# Specific heat capacity

The specific heat capacity (symbol c or s, also called specific heat) of a substance is defined as heat capacity per unit mass. The SI unit for specific heat capacity is the joule per kilogram kelvin, J·kg-1·K-1 or J/(kg·K), which is the amount of energy required to raise the temperature of one kilogram of the substance by one kelvin. Heat capacity can be measured by using calorimetry.

The equivalent definition using cgs units is the amount of energy (measured in ergs) required to raise the temperature of one gram of the substance by one degree Celsius (erg/(g·°C)). Other units of specific heat capacity include calories per gram degree Celsius (cal/(g·°C) or cal/(g·K)) and Btu per pound degree Fahrenheit (Btu/(lb·°F))

The symbol cp is often used to denote specific heat capacity at constant pressure.

Substances with low specific heat such as metals require less input energy to increase their temperature. Substances with high specific heat such as water require much more energy to increase their temperature. The specific heat can also be interpreted as a measure of how well a substance preserves its temperature, i.e. "stores" heat, hence the term "heat capacity".

## Factors that influence heat capacity measurements

• Temperature: Measuring the heat capacity of water produces different results if the starting point is 20 °C rather than 60 °C. Therefore the temperature at which the measurement was conducted must be specified for the value to be useful.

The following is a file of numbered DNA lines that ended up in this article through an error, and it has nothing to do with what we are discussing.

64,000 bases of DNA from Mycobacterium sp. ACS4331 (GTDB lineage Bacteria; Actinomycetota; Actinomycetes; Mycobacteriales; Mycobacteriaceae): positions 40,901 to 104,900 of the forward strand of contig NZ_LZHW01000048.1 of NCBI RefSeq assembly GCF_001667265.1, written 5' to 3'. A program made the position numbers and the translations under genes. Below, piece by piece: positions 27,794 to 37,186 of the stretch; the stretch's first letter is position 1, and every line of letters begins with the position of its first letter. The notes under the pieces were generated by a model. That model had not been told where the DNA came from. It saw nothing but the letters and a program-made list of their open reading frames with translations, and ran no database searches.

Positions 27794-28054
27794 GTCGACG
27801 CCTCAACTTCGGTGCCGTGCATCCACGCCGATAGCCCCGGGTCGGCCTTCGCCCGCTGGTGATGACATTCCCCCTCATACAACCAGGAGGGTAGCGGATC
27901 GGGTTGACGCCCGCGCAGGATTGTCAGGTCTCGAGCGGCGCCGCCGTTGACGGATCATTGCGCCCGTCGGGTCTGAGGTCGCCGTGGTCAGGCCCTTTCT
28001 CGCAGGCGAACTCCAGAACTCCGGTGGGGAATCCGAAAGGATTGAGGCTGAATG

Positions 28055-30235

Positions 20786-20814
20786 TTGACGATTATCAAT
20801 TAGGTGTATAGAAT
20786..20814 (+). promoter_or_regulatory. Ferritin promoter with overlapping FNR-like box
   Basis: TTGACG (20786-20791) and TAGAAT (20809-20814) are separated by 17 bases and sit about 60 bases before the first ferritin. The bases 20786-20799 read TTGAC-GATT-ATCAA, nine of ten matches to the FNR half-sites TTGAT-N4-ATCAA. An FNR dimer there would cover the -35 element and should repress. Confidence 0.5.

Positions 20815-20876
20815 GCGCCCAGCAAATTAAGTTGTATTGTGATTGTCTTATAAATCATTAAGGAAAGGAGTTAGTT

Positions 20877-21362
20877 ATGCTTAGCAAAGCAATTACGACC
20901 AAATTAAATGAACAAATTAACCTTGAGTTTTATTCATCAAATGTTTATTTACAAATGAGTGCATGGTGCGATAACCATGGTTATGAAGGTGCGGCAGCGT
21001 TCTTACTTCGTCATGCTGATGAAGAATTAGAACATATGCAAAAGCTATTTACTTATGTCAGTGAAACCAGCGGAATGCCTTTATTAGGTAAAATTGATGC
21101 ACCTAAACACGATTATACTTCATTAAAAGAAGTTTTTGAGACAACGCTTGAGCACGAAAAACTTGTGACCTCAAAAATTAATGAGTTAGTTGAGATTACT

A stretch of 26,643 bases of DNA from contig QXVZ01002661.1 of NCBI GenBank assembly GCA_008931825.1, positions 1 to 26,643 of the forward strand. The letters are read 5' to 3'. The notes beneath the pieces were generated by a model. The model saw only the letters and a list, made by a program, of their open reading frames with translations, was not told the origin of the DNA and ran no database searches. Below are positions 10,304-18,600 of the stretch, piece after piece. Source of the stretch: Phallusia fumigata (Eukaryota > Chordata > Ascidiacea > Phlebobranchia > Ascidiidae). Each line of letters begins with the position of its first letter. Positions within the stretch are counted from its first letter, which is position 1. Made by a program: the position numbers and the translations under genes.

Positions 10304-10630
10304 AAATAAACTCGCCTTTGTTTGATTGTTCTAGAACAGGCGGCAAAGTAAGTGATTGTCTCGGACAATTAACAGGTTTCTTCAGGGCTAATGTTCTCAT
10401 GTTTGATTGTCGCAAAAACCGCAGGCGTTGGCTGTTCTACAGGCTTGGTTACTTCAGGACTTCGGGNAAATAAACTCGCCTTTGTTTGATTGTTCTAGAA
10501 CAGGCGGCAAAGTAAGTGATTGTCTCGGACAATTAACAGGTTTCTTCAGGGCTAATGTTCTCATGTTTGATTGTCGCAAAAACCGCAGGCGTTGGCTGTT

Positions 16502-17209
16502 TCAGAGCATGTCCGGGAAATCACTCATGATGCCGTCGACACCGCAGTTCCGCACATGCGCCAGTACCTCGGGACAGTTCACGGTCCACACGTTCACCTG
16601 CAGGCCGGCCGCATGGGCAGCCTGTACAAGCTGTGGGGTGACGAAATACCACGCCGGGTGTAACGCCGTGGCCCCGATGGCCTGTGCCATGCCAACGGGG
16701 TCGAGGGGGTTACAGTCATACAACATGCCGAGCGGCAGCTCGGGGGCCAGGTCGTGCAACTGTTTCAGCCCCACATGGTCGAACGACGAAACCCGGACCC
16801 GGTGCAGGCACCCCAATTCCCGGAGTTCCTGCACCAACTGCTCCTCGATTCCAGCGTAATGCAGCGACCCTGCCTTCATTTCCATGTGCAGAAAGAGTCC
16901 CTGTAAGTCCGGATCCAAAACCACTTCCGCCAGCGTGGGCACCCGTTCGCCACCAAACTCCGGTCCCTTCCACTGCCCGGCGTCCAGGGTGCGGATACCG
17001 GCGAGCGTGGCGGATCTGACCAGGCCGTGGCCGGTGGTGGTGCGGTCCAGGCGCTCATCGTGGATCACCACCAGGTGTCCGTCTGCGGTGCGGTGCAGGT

• Intermolecular forces: Strong intermolecular forces combined with a disordered state (such as hydrogen bonding in liquid water) are likely to increase the heat capacity of a substance. In the case of an ideal gas, intermolecular forces are absent from the system, and the specific heat capacity is independent of pressure. Helium behaves like an ideal gas at standard ambient temperature and pressure
• For a gas, it is necessary to distinguish between specific heat at constant pressure (usually noted ${\displaystyle c_{p}}$) and at constant volume (usually noted ${\displaystyle c_{v}}$). The former, which is also the most commonly used, applies to a gas evolving at constant pressure, and the latter applies to a gas evolving at constant volume, such as a gas in air-tight enclosure. Two distinct capacities can also be defined for liquids and solids, however the difference between the two is generally not worth considering: liquids and solids are nearly incompressible, so that their thermodynamic behavior is not significantly affected by pressure.

## Table of specific heat capacities

Substance Phase Specific
heat capacity
J/(kg·K)
Air (dry) gas 1005
Air (100% humidity) gas ≈ 1030
Aluminium solid 900
Brass solid 377
Copper solid 385
Diamond solid 502
Ethanol liquid 2460
Gold solid 129
Graphite solid 720
Helium gas 5190
Hydrogen gas 14300
Iron solid 444
Lithium solid 3582
Mercury liquid 139
Nitrogen gas 1042
Oil liquid ≈ 2000
Oxygen gas 920
Water gas 1850
liquid 4186
solid (0 °C) 2060
Standard ambient temperature and pressure
used unless otherwise noted. For gases, the value given corresponds to ${\displaystyle c_{p}}$